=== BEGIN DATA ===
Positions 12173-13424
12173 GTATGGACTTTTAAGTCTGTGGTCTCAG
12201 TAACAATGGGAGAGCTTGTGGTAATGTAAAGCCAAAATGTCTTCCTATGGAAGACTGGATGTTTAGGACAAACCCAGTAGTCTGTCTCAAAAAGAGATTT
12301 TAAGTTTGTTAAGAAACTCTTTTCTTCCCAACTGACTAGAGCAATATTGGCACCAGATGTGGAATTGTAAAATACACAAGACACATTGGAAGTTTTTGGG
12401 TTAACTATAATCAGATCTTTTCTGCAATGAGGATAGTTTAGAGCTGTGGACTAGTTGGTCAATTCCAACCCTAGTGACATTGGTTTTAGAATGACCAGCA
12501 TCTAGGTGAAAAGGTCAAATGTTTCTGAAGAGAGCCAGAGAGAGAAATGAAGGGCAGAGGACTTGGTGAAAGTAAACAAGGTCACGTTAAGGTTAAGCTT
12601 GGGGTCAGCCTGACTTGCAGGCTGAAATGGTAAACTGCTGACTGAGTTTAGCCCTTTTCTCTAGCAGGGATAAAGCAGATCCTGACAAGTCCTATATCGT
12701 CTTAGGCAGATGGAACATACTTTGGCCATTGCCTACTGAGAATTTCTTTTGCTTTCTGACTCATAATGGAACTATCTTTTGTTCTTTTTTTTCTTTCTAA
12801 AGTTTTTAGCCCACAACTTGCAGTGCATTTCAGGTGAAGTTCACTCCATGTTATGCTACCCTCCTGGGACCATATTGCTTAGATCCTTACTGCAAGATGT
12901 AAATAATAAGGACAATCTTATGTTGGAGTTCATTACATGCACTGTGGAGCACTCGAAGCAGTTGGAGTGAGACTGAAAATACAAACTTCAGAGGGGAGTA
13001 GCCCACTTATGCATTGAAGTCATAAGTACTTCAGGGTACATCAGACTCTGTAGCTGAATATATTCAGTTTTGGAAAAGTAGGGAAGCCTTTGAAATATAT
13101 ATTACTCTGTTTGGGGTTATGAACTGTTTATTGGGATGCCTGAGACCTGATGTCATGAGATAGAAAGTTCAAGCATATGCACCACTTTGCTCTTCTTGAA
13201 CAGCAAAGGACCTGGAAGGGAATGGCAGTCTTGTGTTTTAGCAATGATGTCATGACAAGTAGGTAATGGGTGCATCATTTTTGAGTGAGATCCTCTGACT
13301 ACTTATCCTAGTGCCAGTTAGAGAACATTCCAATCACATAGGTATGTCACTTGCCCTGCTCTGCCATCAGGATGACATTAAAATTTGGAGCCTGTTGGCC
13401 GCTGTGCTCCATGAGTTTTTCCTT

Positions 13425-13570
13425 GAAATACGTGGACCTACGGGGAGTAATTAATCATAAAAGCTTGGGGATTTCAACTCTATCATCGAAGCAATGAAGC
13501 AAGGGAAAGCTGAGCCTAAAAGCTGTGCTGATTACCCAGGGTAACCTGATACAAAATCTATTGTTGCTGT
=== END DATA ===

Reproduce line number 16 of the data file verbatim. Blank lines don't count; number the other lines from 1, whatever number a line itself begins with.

Positions 13425-13570